Banned drugs are unregulated and can contain various contaminants and cutting agents. The past several years have seen a rise in the use of MDMA, more commonly known as ecstasy. During the production of MDMA, either MDMA or PMA will be produced1. PMA is pharmacologically very similar to MDMA, however it is far more toxic to the human body2. Professor David Nutt suggested we should focus on the detection of PMA after there was a spate of deaths attributed to PMA.
PMA and MDMA have very similar chemical structures, with one key difference. PMA contains a primary amine group, rather than a secondary amine as is the case in MDMA. Monoamine oxidase A can differentiate between the two as it is specific for primary amines3. Monoamine oxidase A is a copper/topaquinone containing enzyme and will convert primary monoamines to their corresponding aldehydes4. This reaction also results in the production of ammonia and hydrogen peroxide, which is crucial to the detection element of our biosensor.
When a reaction that produces hydrogen peroxide is coupled with horseradish peroxidase and Amplex red dye, resorufin is produced which has a red colour5. The colour can be detected by eye, but for accuracy, the fluorescence can be measured at 585 nm. The appearance of this red colour will show if PMA is present in a binary way.
For our biosensor, it was essential to experimentally determine the optimal amount of laccase and ABTS to freeze-dry onto the paper, Monoamine oxidase A is encoded by the structural gene MaoA. It was isolated from Klebsiella pneuomiae6 and the sequence was codon optimized for E. coli. The illegal RFC25 restriction sites were taken out and the RFC25 prefix and suffix sequences were added.
Since the production of MDMA is a chemical process either PMA or MDMA is produced at the end 1. That means that while MDMA does inhibit Monoamine oxidase A7 it should not be that much of an issue.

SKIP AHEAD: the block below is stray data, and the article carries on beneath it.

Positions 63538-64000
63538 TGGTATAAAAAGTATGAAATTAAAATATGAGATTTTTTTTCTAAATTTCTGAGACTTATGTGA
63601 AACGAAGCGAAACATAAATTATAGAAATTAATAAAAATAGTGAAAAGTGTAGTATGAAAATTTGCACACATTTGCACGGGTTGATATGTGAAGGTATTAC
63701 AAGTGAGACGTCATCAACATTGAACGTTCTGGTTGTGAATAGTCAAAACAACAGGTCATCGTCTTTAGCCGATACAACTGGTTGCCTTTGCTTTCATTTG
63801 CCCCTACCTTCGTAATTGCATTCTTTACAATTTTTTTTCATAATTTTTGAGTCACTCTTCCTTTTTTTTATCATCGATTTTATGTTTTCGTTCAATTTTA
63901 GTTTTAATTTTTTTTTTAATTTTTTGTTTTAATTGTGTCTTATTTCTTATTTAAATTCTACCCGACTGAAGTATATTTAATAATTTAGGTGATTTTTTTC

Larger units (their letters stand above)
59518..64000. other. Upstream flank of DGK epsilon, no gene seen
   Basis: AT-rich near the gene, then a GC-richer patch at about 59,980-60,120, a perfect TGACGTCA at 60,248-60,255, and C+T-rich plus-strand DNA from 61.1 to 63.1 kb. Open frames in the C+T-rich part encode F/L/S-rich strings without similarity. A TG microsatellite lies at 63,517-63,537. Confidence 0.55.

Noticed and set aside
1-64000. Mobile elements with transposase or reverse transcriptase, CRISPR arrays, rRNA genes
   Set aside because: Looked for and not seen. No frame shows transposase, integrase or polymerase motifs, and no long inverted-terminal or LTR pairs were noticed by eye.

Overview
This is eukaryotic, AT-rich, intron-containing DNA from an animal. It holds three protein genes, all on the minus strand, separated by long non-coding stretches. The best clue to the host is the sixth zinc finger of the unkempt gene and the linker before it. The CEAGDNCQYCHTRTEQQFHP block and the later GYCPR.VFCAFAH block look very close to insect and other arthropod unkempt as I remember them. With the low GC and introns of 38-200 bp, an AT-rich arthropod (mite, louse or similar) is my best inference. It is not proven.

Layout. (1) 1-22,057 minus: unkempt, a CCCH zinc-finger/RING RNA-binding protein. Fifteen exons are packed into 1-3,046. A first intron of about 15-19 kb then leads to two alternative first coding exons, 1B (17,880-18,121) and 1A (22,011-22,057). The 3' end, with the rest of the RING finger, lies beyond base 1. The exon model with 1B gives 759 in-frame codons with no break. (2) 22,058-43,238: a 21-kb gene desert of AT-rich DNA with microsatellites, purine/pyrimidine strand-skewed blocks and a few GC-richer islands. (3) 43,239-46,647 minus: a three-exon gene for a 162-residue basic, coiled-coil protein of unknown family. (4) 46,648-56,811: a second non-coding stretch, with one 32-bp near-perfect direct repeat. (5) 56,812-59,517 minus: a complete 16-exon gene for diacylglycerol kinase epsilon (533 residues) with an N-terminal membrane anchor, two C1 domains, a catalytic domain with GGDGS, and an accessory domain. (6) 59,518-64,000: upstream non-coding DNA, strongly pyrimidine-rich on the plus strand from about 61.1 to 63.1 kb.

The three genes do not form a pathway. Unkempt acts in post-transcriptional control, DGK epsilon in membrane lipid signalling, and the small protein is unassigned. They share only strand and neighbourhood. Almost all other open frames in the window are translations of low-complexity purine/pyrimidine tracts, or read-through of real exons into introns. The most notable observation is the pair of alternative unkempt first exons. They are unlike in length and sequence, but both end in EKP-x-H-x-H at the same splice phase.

1Kraner, J.C., McCoy, D.J., Evans, M.A., Evans, L.E. & Sweeney, B.J. (2001) Fatalities caused by the MDMA-related drug Paramethoxyamphetamine (PMA). Journal of Analytical Toxicology, 25, 645-648.
2Independent Scientific Comitee on Drugs (2013). PMA Warning for Ecstasy Users
3Sabol, S. Z., Hu, S., & Hamer, D. (1998). A functional polymorphism in the monoamine oxidase A gene promoter. Human genetics, 103(3), 273-279.
4McIntire, W. S., & Hartmann, C. (1993). Copper-containing amine oxidases. Principles and applications of quinoproteins Marcel Dekker, Inc.
5Zhou, M. & Panchuk-Voloshina, N. (1997). A one-step fluorometric method for the continuous measurement of monoamine oxidase activity. Analytical Biochemistry, 253, 169-174.
6Sugino, H., Sasaki, M., Azakami, H., Yamashita, M., & Murooka, Y. (1992). A monoamine-regulated Klebsiella aerogenes operon containing the monoamine oxidase structural gene (maoA) and the maoC gene. Journal of bacteriology, 174(8), 2485-2492.
7Gough, B., Imam, S.Z., Blough, B., Slikker, W.Jr. & Ali, S.F. (2002) Comparative effects of substituted amphetamines (PMA, MDMA, and METH) on monoamines in rat caudate. Annals of the New York Academy of Sciences, 965, 410-420.